Jeremy Corbyn addressed a large crowd of cheering supporters from the top of a fire engine in central-London on Monday evening, as a rally of hundreds held to boost his Labour leadership campaign overflowed into the street.
The veteran leftwing MP and surprise frontrunner in the race to succeed Ed Miliband said he had been inspired by people who had joined his campaign in order to reject "the politics of personal abuse and the politics of celebrity".
"I am not indulging in personal abuse of anybody. I won't do it, never have, never will, there isn't time, it is a waste of energy," he said.
"I want on September 12, whatever the result, us to be together, to stay together, to keep on being together in order to develop the policies that will bring real social justice."
Corbyn told the crowd: "We don't pass by on the other side and leave the poorest to fend for themselves."
The rally also heard speeches from Corbyn supporters who branded Labour's current shadow chancellor "economically illiterate" and attacked Tony Blair for making "crass" interventions in the leadership debate.
Corbyn was greeted with cheers and a standing ovation when he entered Camden Town Hall opposite St Pancras International station. And his speech ended to chants of "JezWeCan" from supporters.
Some of the Corbyn backers were wearing '#JezWeCan' necklaces and stickers. Speaking inside the hall, Corbyn urged his supporters to "stay together" in the face of criticism from others within the party.
"I am sure that some people who are making slightly negative comments about what we are saying in within the confines of parliament will understand that this is an open and democratic process that has brought lots of people together, on the basis of hope of on the basis of determination, on the basis of democracy. That voice cannot be silenced, that voice cannot be stopped, that power cannot be denied, together we are very strong," he said.
Queuing for the event, Jimmy, 29, told The Huffington Post he voted Green in 2015 because it "felt like Labour were as rightwing as the Tories".
"The only reason I joined the Labour Party is because I'd like to see a leftwing politician in British politics. The only reason I joined was so I could vote for Jeremy Corbyn," he said.
"As for the others in the leadership battle I don't like any of them because I feel like that are just David Cameron in a Labour outfit."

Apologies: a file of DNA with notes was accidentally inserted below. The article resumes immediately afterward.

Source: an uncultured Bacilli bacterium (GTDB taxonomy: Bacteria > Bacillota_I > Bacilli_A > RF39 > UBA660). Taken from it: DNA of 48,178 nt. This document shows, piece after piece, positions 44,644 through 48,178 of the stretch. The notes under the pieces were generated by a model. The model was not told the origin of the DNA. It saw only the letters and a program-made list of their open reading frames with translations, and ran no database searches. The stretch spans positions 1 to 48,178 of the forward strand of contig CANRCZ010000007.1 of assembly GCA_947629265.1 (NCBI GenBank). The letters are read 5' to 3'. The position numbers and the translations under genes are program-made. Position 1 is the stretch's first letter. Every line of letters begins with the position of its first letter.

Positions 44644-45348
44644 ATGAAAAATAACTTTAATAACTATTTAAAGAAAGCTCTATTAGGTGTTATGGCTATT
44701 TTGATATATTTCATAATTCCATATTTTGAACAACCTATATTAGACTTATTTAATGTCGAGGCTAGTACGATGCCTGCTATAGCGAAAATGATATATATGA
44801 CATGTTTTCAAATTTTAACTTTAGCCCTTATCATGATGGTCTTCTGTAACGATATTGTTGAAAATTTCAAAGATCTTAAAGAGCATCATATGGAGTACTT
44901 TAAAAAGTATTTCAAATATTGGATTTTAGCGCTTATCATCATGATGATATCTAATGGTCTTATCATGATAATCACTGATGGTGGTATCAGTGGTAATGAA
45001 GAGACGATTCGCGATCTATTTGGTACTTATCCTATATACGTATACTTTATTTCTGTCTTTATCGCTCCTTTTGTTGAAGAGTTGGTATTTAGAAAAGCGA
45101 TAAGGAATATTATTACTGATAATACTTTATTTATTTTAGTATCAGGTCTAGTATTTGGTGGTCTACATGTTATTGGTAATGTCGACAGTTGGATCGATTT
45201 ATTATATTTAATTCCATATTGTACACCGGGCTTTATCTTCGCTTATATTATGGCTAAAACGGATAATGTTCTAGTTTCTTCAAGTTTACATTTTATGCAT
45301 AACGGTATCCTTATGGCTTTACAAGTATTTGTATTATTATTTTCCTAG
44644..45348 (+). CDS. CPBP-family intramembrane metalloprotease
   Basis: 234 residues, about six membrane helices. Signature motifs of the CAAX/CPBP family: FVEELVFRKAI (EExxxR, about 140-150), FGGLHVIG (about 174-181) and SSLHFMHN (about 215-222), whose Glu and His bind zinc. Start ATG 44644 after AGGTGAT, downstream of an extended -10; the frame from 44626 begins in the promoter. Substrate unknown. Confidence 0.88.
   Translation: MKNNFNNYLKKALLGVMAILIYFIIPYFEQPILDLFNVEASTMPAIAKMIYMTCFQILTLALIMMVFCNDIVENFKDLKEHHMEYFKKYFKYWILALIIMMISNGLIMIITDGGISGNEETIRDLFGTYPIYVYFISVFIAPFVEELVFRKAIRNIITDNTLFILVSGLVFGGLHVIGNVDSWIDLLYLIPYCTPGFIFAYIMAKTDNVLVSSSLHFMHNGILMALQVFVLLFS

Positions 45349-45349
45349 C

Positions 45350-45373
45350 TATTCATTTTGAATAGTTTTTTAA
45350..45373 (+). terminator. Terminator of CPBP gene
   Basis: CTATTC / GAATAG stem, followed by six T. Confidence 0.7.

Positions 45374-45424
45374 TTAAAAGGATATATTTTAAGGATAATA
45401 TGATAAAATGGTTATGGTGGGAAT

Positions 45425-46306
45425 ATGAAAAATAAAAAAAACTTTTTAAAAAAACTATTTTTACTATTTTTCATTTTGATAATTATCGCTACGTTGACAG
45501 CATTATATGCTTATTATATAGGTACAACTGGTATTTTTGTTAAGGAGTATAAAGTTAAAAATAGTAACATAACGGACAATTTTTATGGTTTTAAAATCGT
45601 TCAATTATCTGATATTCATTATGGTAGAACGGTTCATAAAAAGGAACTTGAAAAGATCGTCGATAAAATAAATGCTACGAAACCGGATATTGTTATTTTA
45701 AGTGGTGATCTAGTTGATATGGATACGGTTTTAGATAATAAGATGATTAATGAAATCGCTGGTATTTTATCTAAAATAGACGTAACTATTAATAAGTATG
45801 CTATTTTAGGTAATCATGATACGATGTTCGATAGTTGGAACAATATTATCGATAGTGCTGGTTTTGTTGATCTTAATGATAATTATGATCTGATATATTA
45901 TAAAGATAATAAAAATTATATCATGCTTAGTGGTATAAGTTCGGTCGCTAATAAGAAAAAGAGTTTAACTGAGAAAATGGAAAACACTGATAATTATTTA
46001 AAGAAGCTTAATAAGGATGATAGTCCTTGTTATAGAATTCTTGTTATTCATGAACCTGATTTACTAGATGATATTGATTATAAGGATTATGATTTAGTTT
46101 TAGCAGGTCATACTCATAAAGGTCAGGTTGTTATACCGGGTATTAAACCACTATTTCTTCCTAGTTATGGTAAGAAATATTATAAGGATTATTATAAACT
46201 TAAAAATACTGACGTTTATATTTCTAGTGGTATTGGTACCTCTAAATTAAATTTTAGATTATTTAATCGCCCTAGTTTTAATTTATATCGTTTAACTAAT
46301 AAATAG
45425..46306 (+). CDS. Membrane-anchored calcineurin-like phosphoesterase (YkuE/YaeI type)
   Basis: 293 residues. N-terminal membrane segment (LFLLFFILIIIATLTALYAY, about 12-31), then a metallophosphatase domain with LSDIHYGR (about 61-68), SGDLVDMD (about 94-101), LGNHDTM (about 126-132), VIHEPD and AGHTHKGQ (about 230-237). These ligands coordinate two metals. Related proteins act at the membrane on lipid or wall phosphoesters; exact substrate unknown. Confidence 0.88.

Emma, a 25-year-old teacher, said it was Corbyn's campaign that persuaded her to rejoin Labour having become "disillusioned" with the party in 2009. "He fights for social justice, he is against trident, he pro-welfare, he is keen on renationalising things. I don't believe we should have private companies benefiting massively from subsidies yet not sharing the wealth, sharing the rewards," she said.
Corbyn's rivals, Yvette Cooper, Andy Burnham and Liz Kendall were not popular. "I don't really like any of them," she said. "There hasn't really been anyone that completely reflected my views at the forefront of the Labour party for a long time. I think there were things Ed Miliband said that I agreed with, but he was trying to be too centre for me. I think he [Corbyn] is the first person for a long time that has come out and said things very publicly that I agree with."
And she was unimpressed with the "scaremongering" that said Corbyn was too leftwing to be elected prime minister at the general election in 2020.
An enthusiastic audience of hundreds in the hall also heard from former London mayor Ken Livingstone, PCS union general secretary Mark Serwotka, Guardian columnist Owen Jones and others.
Livingstone used his speech to attack the Blairite wing of the Labour Party, singling out Chris Leslie for specific criticism. Earlier on Monday the shadow chancellor, who is backing Yvette Cooper for Labour leader, said Corbyn's economic policy was not "credible". He also said he would refuse to serve in a Corbyn shadow cabinet.
But Livingstone hit out at "economically illiterate" Leslie. "Listening to him saying 'Jeremy isn’t electable', well excuse me, you bloody well weren’t a few weeks ago," Livingstone said.
Serwotka also devoted much of his introductory remarks to criticising Leslie. "The shadow chancellor is telling everybody that Jeremy is not electable and doesn’t have a credible economic policy. Well I think we all agree its his economic policy that is not credible," he said.
"Chris Leslie shouldn't be so presumptuous, he said he won’t serve in the shadow cabinet, he hasn’t even been bloody asked yet."
The union general secretary also attacked Tony Blair for making "crass and intensive" remarks about people who backed Corbyn. The former prime minister had said those who "say their heart is with Corbyn" should "get a transplant".
Serwotka told the rally that he was in fact waiting for a heart transplant. "If get hauled in tongiht for my transplant, I will go into hospital hoping Jeremy wins and I wake up with a new heart still wanting Jeremy to win," he said.